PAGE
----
Monday, November 3, 2008

Be The Change

A vibrant spirituality cannot be something confined to morning meditation or weekly church service. For spirituality to be a living thing, it must be woven throughout our entire existence.

As we mature, we are often better able to articulate our core spiritual values. Actualizing them, however, is a challenging and ever-evolving process.

If we believe in love, we are called to love not just our family and friends, but all with whom we share this world. Easier said than done, certainly.

If we assume an interconnectedness with all life, a wise stewardship of the earth’s resources will follow, as will compassionate and substantive assistance to those of our own species in need. But what form shall these intentions take?

If we recognize that other cultures and religions are comprised of good people like ourselves who simply reflect another facet of the Infinite, we will honor our differences. What, then, is the appropriate response when these differences lead to conflict?

Tough questions, to be sure, but difficulty does not excuse us from our task. Enacting our spiritual principles must ever be our goal.

Nowhere is this challenge more acute than in the political arena. In fact, the political process is often a contest of values and of competing proposals for how best to advance them.

When someone asks for our vote, we need to listen carefully to both what the candidate and their party says, and how they say it.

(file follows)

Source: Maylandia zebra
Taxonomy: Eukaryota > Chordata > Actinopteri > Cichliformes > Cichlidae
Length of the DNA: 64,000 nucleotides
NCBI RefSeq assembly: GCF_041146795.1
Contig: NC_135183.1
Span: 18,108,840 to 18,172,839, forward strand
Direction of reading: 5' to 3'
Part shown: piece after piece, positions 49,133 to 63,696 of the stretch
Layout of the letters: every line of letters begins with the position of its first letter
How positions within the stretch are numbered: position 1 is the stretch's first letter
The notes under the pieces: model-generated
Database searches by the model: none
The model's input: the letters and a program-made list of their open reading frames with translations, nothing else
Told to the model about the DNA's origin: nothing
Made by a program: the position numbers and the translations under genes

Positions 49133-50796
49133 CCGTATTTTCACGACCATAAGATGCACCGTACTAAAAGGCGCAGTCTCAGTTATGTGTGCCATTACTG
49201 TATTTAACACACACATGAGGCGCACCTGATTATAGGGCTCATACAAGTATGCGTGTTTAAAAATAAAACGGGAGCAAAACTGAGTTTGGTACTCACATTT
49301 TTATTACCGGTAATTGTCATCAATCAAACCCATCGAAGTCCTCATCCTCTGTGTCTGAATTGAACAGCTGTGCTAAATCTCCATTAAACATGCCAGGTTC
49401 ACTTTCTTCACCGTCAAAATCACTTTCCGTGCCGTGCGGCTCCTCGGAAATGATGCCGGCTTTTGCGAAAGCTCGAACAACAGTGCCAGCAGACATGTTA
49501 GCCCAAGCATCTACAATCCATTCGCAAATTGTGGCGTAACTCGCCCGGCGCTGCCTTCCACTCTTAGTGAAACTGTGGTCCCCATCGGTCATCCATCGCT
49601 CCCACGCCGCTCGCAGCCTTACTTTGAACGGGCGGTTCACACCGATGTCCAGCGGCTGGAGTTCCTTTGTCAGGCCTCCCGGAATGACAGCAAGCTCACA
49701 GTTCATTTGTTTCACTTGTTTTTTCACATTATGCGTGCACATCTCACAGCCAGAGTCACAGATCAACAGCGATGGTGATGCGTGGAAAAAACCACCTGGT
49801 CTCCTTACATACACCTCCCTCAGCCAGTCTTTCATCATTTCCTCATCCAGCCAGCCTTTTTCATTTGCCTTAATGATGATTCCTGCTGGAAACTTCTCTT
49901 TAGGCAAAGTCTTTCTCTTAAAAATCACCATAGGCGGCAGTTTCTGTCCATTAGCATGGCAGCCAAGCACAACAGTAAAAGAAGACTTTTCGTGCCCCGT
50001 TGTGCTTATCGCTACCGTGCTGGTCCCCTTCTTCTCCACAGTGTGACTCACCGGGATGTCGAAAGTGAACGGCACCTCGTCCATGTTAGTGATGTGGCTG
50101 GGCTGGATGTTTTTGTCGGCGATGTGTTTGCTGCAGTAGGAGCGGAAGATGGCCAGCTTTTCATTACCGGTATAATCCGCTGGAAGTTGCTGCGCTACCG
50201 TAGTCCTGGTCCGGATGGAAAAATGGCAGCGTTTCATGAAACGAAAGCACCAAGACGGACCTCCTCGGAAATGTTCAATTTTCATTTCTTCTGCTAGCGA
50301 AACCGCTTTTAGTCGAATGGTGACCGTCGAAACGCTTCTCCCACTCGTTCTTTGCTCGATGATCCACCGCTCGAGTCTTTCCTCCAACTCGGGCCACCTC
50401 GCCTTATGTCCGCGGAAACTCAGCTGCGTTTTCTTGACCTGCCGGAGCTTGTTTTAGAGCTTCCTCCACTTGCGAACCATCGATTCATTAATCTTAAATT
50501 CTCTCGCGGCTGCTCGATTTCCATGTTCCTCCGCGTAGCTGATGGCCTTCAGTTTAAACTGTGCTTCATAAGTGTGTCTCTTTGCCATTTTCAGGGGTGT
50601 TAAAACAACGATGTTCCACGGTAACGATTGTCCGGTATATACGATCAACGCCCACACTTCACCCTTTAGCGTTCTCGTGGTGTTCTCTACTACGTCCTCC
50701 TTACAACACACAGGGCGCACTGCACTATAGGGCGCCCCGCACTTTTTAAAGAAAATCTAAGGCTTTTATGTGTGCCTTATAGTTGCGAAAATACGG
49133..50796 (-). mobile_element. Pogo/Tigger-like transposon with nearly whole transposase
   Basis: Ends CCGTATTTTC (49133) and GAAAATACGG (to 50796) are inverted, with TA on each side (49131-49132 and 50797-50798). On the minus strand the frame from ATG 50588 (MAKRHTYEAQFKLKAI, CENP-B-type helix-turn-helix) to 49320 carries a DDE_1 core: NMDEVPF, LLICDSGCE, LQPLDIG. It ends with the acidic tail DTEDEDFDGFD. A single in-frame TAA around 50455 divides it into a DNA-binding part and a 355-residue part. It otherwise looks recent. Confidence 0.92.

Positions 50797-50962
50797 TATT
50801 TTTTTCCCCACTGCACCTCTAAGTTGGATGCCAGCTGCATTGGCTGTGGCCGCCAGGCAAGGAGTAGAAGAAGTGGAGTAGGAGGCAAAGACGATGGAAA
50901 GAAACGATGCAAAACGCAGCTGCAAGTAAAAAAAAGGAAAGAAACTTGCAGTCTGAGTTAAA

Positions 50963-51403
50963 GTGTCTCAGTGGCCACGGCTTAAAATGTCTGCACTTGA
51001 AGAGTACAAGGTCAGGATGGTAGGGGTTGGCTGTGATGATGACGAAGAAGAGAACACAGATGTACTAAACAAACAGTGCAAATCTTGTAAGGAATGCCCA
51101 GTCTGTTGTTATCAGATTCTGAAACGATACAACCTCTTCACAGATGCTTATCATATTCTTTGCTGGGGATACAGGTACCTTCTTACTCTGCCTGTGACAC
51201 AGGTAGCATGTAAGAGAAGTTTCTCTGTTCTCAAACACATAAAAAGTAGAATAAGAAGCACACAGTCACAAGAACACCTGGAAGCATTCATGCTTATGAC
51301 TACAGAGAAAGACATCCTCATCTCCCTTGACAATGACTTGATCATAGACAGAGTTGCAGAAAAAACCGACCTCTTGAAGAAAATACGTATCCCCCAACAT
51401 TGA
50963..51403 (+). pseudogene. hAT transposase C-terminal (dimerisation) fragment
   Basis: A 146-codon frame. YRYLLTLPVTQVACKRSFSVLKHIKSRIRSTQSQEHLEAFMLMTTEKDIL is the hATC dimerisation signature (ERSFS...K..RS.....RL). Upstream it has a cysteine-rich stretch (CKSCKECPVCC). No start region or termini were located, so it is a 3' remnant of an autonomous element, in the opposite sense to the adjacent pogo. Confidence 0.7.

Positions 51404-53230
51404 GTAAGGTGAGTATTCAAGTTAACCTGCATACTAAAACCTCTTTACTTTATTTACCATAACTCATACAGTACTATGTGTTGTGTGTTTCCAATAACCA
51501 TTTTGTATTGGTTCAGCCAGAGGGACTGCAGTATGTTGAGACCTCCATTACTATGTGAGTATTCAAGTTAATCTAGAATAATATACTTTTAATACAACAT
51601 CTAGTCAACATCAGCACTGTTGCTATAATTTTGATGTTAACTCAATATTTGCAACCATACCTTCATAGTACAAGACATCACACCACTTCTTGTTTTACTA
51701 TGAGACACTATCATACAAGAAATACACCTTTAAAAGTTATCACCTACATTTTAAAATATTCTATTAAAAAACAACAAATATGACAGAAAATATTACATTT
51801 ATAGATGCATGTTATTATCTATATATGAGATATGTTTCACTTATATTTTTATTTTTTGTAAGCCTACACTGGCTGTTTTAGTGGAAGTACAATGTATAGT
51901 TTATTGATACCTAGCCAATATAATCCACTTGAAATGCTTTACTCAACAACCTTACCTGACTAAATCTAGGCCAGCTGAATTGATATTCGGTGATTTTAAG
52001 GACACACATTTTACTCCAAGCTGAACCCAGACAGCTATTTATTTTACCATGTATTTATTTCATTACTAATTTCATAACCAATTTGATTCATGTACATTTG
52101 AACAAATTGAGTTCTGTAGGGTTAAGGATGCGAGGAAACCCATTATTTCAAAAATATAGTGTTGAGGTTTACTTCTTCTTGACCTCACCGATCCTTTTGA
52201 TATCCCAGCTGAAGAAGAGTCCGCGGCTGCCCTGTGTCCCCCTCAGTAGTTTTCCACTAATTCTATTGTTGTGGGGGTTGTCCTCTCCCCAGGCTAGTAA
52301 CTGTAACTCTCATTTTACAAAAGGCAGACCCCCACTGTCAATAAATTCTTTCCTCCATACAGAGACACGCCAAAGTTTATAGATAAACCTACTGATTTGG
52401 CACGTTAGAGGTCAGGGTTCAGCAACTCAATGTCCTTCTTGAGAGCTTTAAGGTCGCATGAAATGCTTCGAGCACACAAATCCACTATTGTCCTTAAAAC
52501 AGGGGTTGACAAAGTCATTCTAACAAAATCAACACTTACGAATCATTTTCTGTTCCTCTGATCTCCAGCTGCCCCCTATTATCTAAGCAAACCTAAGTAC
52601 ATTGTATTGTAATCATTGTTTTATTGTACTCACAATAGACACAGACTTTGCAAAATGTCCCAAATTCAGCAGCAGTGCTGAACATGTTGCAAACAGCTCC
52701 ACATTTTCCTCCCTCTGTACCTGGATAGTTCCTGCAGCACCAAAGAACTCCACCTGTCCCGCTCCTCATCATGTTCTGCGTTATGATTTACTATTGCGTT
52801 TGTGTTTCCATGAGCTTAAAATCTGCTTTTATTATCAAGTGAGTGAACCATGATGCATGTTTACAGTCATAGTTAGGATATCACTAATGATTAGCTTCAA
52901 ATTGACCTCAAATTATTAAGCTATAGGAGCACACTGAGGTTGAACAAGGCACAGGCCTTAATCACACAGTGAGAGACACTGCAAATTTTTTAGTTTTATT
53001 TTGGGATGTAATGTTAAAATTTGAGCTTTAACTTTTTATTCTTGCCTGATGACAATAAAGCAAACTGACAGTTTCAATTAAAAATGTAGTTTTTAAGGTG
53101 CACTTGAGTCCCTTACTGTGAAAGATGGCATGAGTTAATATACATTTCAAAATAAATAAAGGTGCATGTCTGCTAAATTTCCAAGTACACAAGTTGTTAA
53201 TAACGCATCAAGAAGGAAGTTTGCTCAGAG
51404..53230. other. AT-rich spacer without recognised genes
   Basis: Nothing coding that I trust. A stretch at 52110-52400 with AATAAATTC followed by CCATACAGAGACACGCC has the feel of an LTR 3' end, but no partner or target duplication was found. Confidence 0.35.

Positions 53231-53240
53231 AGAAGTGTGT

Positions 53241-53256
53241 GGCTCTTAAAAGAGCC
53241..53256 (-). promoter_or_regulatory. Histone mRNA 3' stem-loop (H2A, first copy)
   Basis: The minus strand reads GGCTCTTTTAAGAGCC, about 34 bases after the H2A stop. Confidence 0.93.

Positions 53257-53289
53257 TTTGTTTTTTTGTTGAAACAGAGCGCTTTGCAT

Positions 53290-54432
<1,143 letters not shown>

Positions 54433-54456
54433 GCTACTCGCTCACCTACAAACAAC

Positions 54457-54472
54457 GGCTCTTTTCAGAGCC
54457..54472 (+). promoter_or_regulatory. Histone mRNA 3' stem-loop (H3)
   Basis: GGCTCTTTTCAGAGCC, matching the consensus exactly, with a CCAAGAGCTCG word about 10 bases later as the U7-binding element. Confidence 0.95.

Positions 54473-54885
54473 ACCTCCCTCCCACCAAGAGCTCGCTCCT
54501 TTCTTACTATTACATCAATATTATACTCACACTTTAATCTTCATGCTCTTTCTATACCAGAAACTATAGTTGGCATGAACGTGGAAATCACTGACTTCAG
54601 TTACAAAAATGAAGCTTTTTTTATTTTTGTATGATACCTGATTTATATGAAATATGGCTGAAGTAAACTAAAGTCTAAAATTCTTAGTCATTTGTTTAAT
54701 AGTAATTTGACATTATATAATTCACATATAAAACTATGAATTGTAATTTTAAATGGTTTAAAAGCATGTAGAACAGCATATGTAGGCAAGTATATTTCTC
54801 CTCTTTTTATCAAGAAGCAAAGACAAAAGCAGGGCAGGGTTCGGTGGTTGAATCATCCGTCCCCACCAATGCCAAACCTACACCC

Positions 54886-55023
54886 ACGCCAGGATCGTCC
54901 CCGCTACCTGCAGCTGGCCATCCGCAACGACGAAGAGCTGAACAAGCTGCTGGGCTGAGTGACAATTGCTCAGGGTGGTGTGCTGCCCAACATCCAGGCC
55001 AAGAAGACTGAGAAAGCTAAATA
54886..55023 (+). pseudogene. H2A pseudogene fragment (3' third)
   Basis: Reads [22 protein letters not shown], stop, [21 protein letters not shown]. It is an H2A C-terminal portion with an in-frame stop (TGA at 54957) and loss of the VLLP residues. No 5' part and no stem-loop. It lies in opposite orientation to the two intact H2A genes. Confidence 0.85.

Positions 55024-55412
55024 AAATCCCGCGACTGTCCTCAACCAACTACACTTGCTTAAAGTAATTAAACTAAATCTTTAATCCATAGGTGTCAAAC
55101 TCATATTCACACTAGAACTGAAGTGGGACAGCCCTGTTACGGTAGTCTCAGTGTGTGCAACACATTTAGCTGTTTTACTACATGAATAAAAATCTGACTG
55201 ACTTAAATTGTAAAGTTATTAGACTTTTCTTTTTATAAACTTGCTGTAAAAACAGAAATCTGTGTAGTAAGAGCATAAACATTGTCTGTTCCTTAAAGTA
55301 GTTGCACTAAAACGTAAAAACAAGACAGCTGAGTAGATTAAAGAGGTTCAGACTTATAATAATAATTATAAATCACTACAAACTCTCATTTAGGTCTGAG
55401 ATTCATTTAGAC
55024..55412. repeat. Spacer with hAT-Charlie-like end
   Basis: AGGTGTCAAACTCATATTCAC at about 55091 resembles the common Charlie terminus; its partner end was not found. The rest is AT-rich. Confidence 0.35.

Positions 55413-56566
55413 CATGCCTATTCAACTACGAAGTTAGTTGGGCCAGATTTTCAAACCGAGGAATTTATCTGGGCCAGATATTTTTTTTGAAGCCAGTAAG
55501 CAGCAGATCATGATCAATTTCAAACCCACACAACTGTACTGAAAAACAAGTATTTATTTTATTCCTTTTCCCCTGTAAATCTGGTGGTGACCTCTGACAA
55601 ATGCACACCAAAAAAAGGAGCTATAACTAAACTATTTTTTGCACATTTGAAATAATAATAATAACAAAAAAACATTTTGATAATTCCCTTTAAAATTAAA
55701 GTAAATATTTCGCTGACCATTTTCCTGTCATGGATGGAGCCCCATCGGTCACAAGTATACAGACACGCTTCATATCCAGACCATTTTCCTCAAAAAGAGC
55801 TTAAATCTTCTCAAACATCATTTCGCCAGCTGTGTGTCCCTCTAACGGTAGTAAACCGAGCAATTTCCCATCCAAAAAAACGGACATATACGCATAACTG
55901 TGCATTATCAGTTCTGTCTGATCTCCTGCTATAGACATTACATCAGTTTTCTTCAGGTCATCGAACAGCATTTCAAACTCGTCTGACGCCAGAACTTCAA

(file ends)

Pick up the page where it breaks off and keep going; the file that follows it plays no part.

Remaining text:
The specific policies and proposals are, of course, extremely important, as are critiques of the state of the nation and our place in the world. Only a portion of pre-election proposals come to fruition, however, and then often in a form different from what was originally proffered.

That is why, more and more, I listen specifically for how a candidate conveys his or her plan. The tenor of the rhetoric, the images invoked, the emotional quality conveyed all give me insight into temperament, closely held values, and an idea of how he or she will approach the issues that concern us most.

No one can know the specific challenges our elected leaders will face, for we live in uncertain times. The issues confronting us are enormous: financial instability, sociological shifts, political upheaval, climate change, poverty, and violence around the world.

While times of smooth sailing have been rare in human history, the increasing rapidity of current changes, combined with the shrinking of our world through increased population and technological advancements, makes ours an era of unprecedented challenge.

But it is also a time of great potential. Events have conspired in such a way that we are poised on the cusp of profound change, for good or for ill.

When Gandhi exhorted us to “be the change you want to see in the world”, he was urging us to demonstrate our spiritual principles in every facet of our lives.

I’ve continued over the years to clarify my core spiritual values, and have tried in my own imperfect and evolving way to live them. This year, I’ve also listened to the candidates for the Presidency.

There is one who stands out, one candidate who best reflects my principles, both in the what of his policies and the how of his rhetoric.

My choice this year has arisen naturally from who I am, and who I perceive the candidates to be. This year, I cast my vote with ease.

I cast it with hope, as well.


Loanne Marie

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